Remapping the Pn key is similar to remapping Fn, but LED 3 blinks green.

Manual supplement 4: Program Macros with Fn in the default location
Perform all your macro programming with Fn in the default location.  Programming macros while Fn is in a non-default location can result in unexpected macros.  If you want Fn on a non-default location, it's safest to remap Fn after all macros of the layer have been programmed.

Manual supplement 5: Extending the coiled link cable
A coiled USB-C cable links the two halves of the split-keyboard.
Routing a link cable under a desk or behind a chair requires a longer cable.

You can extend the link cable with a USB-C extension cable (the coiled link cable is a non-standard USB-C cable, so replacing it with a longer standard cable won't work).
« Last Edit: Fri, 08 September 2023, 05:42:51 by wolfv »

Offline wolfv

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How the macro-programming firmware operates
« Reply #4 on: Thu, 07 September 2023, 15:00:43 »
It's helpful to understand how the macro-programming firmware operates.

Demo 1: Macro programming references the default layer
This section demonstrates that macro programming references the default layer.

Change 'f' key to 'x'
1. Select layer 3.
   - Fn + ? (LED 2 blue)
2. Enter programming mode.
   - Fn + R_Ctrl (LED 3 blue)
3. Program macros.
   - program x onto f: f (LED 3 blinking blue), x, Pn (LED 3 blue)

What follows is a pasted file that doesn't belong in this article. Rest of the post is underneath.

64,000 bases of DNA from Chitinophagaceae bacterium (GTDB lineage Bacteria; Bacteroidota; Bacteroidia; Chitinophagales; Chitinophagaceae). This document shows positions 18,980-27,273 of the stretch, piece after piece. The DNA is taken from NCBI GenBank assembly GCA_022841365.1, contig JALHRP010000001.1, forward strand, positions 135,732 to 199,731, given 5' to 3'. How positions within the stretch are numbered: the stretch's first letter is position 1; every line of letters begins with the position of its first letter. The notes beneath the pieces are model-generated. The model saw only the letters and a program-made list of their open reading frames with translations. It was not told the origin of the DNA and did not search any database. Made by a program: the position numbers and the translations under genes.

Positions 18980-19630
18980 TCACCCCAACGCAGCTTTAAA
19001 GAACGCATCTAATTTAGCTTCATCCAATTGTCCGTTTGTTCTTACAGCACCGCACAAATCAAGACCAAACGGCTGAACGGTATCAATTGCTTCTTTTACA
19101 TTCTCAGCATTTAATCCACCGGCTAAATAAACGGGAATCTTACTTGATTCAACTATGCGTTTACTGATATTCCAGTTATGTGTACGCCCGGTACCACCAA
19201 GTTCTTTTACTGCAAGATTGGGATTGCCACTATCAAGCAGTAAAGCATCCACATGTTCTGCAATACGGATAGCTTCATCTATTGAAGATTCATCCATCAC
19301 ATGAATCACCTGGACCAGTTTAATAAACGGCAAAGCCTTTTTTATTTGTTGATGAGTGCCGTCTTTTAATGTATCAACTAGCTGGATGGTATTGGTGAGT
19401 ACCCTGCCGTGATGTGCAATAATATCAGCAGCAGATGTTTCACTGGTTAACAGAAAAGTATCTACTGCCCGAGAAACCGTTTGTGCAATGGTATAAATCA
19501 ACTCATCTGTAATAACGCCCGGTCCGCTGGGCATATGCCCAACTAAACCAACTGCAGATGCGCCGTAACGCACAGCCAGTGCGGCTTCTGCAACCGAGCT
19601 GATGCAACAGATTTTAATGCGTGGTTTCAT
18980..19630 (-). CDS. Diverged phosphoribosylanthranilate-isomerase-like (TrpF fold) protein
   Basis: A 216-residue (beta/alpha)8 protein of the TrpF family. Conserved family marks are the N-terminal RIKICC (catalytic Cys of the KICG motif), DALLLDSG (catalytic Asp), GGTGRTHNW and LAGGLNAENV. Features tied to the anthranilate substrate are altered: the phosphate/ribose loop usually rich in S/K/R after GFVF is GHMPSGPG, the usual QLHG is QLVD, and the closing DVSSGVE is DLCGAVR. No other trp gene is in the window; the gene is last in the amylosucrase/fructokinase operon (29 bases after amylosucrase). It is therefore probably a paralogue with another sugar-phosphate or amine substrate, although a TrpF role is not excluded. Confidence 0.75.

4. Exit program mode.
   - Fn + R_Ctrl (LED 3 off)
5. Test.
   - f key prints 'x'

Restore f key to 'f'
1. Select layer 3.
   - Fn + ? (LED 2 blue)
2. Enter programming mode.
   - Fn + R_Ctrl (LED 3 blue)
3. Program macros.
   - program f onto f: f (LED 3 blinking blue), f, Pn (LED 3 blue)
4. Exit program mode.
   - Fn + R_Ctrl (LED 3 off)
5. Test.
   - f key prints 'f'
Therefore, macro programming referenced the default layer.

Demo 2: Macro sequences containing Fn
While entering a macro sequence, it's like you're typing on the default layer.  In contrast, when remapping the Fn key, you type the Fn of the current layer (not the default layer).

If you want Fn on a non-default location, it's safest to remap Fn after all macros of the layer have been programmed.

The remainder of this section demonstrates three macro sequences containing Fn.

Programming the 'y' key
With Fn on its default location,
1. Enter programming mode.
   - Fn + R_Ctrl (LED 3 blue)
2. Program macro.
   - y (LED 3 blinking blue), Fn + j, Pn (LED 3 blue)